Southern Baptists, Catholics, Lutherans Endorse FADA

Photo credit: elPadawan via Flickr (CC BY-SA 2.0)

Southern Baptist theologian Russell Moore joined the Catholic bishops and other religious leaders in endorsing the First Amendment Defense Act, which prevents the federal government from discriminating against those who believe marriage is the union of a husband and wife:

“In our pluralistic and inclusive society this belief deserves protection, while ensuring that those who disagree are not denied any benefit or service under federal law to which they are entitled,” the letter said, adding FADA “does both.”

Moore told Baptist News that FADA “is a common-sense law that provides necessary protection to millions of Americans who have sincere religious beliefs about marriage and sexuality. The need for such a bill has become obvious as legal rulings and confusion over existing religious liberty legislation have left many Americans vulnerable to overreach by the federal government.”

Maggie Gallagher is a senior fellow at the American Principles Project. Continue Reading

Alabama Southern Baptists Call for Religious Liberty

Concern intensifies, but leadership will be required for this new energy to create real and substantive religious liberty protections. The Southern Baptists have a long deep history of calling for religious freedom for all:



WHEREAS, The roots of religious liberty in the United States of America began with the practices of religious persecution in Europe; and

WHEREAS, The American founders sought to prevent these acts of persecution which prominently affected the free practice of religion in Europe by removing the authority of government over matters of religious liberty; and

WHEREAS, The First Amendment to the United States Constitution is considered to be the foundation for the free exercise of religion; and

WHEREAS, For Christians, religious liberty is more than a religious tenet or principle, it is a matter of conscience and obedience to Jesus Christ our Lord; and

WHEREAS, The United States Supreme Court on June 26, 2015, in the case of Obergefell v. Hodges, by a vote of 5-4, effectively redefined marriage, departing from the centuries-old understanding of marriage as practiced by civilized people — that is, between one man and one woman; and

WHEREAS, This controversial decision is a turning point in history and also in the potential interpretation of American constitutional law in regards to our First Amendment freedoms; now, therefore, be it

RESOLVED, That the messengers to the Alabama Baptist State Convention, meeting in Daphne, Alabama, November 17-18, 2015, reaffirm our stated belief that American citizens have historic and constitutional rights to exercise religious liberty; and be it finally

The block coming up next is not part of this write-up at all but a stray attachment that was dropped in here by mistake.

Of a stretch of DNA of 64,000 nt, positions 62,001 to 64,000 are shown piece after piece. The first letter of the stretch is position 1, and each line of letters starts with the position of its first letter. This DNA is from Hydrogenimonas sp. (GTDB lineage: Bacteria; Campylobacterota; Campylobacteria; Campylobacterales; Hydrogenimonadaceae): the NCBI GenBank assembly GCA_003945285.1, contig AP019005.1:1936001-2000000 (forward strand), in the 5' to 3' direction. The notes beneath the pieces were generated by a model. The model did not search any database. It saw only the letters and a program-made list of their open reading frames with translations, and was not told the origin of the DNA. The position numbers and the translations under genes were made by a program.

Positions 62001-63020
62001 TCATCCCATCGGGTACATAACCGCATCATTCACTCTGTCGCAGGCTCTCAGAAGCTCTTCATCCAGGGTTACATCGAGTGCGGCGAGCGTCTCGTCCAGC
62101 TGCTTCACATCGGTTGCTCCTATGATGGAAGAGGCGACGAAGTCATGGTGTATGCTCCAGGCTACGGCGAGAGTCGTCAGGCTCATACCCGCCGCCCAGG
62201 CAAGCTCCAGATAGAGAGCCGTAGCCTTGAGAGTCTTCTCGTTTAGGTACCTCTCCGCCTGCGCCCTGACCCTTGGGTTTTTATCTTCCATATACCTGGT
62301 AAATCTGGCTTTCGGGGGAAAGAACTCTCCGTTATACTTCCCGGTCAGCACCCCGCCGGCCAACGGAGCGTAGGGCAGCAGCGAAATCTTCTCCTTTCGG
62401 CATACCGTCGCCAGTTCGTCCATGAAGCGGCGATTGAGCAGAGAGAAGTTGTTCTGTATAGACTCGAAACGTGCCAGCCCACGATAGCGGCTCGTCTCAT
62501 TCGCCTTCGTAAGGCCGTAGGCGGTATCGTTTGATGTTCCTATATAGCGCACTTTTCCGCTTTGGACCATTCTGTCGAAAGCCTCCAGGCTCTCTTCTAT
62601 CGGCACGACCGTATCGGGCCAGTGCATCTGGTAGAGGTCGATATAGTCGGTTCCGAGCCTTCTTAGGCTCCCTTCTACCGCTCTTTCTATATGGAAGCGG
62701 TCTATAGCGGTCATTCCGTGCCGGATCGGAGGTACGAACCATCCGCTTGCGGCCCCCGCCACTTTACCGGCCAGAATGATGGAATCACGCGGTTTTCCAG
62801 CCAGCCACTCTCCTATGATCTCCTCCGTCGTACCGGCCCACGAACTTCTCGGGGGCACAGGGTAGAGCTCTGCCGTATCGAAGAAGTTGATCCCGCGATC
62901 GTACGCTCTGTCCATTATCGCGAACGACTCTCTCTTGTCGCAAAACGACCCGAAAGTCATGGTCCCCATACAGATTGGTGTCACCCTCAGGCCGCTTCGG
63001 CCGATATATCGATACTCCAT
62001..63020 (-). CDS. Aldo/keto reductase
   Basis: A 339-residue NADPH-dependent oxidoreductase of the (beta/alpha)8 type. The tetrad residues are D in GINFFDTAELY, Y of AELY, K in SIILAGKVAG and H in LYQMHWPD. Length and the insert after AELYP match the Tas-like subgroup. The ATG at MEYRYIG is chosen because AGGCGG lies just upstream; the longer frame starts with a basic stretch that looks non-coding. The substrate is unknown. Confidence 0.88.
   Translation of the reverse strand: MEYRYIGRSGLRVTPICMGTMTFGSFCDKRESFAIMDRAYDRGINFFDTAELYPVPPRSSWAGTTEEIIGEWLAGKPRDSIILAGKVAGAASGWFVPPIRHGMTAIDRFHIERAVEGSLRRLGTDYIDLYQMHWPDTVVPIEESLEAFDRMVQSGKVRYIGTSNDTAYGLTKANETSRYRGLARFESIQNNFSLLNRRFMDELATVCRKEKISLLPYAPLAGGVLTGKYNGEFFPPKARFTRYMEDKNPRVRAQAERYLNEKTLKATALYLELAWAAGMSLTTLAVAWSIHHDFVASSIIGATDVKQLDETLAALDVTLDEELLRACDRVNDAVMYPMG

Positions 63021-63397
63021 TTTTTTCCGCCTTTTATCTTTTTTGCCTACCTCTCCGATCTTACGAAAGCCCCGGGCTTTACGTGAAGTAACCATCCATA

RESOLVED, That Alabama Baptists teach, preach and practice this religious freedom in acts of worship and in freely and publicly expressing deeply-held religious convictions.

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Russell Moore to GOP: God Talk Is No Longer Enough

Dr. Russell D. Moore (photo via Wikimedia Commons, CC BY-SA 3.0)

The threats to Christian freedom and inclusion in this country are multiplying but the GOP has yet to rise to the defense, preferring to flee anything that offends the Human Rights Campaign’s powerful network. Russell Moore, president of the Southern Baptists’ Ethics and Religious Liberty Commission, lays down a new call to action:

“In recent years candidates have assumed that they can win over evangelicals by learning Christian slogans, by masking political rallies as prayer meetings, and by basically producing a long-form new birth certificate to prove they’ve been born again. This sort of identity politics is a luxury of a past era when evangelicals were part of a silent majority in the U.S., with our First Amendment freedoms assumed and guaranteed. That is not the present situation. . .

In 2016, it doesn’t matter whether a candidate knows the words to hymns. What will matter to evangelicals is how the candidate, if elected president, will articulate and defend religious-liberty rights. This is about more than whether the candidate will repeat clichés about appointing Supreme Court justices who will “interpret the law, not make the law.” We want to know how this potential president will rein in an administrative apparatus that has plunged the country into ongoing culture wars over, for instance, compelling virgin nuns to pay for birth control.

This also will mean a vision of religious liberty that is about more than pandering to an interest group. Some of today’s most pressing religious-liberty questions concern groups who, unlike evangelicals, have no large voting blocs.

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